Provocation of ‘Public Space’
In today’s world people have a demand for knowing everything about everything, being in the very epicenter of developments and most importantly obtain information just a click away.
Even though media, in order to kill public interest, pokes its nose everywhere, there are spaces which restricts strangers’ access and especially filming. State strategic facilities are among the spaces of the kind.
As a rule it’s prohibited, without a special permission, to film military armaments or the areas of their location and a relevant clarification is in place to clarify the restriction. Therefore, a journalist going to the military base trying to conduct filming without holding a special permission, faces resistance and in case of persisting a relevant response follows (either physical or verbal abuse). The journalist, of course, feels nervous then but s/he has already got a “bomb-like” material; the footage features the law enforcement interfering into professional activities of a journalist. It does not matter if the editor’s assignment was not fulfilled (or maybe the editor wanted that too). It’s essential to incite the viewers’ negative reaction for being denied a possibility to conduct filming.
Even though journalists are given some directions by editors or producers sometimes I have an impression journalists themselves overdo with their efforts. And especially the ones of newly set up media outlets. I will probably never forget the question on an environmental issue posed to the member of the Parliamentary Committee for legal Issues by an unknown journalist holding a “hatless” microphone. The respondent did not get confused and gave such a general senseless answer that in case of using the provided response for the future material it would be clear the MP is unaware of the law he adopted.
Public entity, public space, public right, public liability, journalist’s right, a right to this or that … sometimes I think some media outlets manipulate so well with the term “public” and blackmail respondents. Instead of focusing on hullabaloo if we get deeper into the idea of questions we’ll most likely find out that through haunting either an official or a party member of some district or an ordinary citizen having just left the rally with a mic the journalist is not really trying to learn something particular from the respondent. Sometimes the goal is to incite provocation to be followed by some show. And the show, you know, has always got viewers.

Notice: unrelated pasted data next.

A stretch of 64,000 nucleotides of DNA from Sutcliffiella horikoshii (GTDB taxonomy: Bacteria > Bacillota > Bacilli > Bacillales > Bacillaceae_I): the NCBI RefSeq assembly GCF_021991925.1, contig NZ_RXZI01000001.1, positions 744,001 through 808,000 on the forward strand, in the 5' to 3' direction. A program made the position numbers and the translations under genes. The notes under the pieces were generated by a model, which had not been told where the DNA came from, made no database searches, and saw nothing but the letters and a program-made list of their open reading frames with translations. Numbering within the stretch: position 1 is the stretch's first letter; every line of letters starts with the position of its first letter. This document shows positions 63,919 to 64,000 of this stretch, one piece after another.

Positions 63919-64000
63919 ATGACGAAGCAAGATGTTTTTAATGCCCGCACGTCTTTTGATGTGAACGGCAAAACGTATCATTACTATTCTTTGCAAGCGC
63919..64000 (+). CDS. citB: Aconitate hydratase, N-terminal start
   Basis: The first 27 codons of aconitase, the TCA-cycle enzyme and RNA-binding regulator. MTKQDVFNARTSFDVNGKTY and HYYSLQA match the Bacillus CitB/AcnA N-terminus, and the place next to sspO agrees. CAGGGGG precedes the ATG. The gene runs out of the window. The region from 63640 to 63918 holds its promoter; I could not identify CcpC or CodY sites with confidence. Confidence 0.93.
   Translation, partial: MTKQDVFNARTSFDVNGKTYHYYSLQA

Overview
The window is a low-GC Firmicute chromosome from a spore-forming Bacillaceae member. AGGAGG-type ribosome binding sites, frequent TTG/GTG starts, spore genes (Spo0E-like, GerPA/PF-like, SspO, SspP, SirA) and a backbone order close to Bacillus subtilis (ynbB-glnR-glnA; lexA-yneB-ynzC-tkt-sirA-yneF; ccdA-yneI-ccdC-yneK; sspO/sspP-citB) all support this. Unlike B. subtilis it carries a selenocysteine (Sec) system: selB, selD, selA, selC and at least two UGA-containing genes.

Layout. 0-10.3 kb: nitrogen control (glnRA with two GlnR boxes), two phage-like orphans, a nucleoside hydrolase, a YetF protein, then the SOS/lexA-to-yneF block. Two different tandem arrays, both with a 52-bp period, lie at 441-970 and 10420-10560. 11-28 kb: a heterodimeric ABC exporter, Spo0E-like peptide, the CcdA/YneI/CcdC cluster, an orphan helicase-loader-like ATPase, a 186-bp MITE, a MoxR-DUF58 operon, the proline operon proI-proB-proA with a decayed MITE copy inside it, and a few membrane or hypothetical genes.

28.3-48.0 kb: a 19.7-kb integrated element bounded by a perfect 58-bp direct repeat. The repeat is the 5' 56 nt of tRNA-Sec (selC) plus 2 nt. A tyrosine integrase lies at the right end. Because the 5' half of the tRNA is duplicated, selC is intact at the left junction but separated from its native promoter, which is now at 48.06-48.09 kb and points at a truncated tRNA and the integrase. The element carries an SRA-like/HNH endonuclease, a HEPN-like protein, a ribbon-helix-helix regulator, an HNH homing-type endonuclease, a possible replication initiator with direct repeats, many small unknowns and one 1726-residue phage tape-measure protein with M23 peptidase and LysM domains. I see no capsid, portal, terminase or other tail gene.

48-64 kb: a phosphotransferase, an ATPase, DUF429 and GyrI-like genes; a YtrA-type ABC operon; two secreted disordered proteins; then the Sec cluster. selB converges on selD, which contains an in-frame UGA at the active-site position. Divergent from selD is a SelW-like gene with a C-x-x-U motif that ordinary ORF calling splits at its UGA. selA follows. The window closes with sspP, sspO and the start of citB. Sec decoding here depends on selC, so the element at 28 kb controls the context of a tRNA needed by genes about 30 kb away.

Rather often most of journalists go to trainings for fun. Besides, unless hands-on exercises are being done a monotonous discussion over any issue is a waste of time. But I think trainings is a must for novice journalists. When sent out for filming for the first time they should not be taught just the terms such as public official, public space and illegal interference into journalist’s professional activity but they should be made aware of some other issues as well: they should be instructed on the way the work is to be carried out, or the specifics of giving questions but it’s another thing what the producer and customer demand from a journalist. Rather often they need just cheap provocation and for that purpose the journalists are singled out from the most vulnerable group such as the novice willing to gain work experience.
P.S. I don’t want to sound as if I am protecting law enforcement when there are several cases of restriction or concealment of information by them in place. Many journalists have encountered problems with them when filming in the public space and especially in the regions but I think the hindrance which is truly in place should not be artificially boosted by us and we should not be offering state agencies a possibility for justification.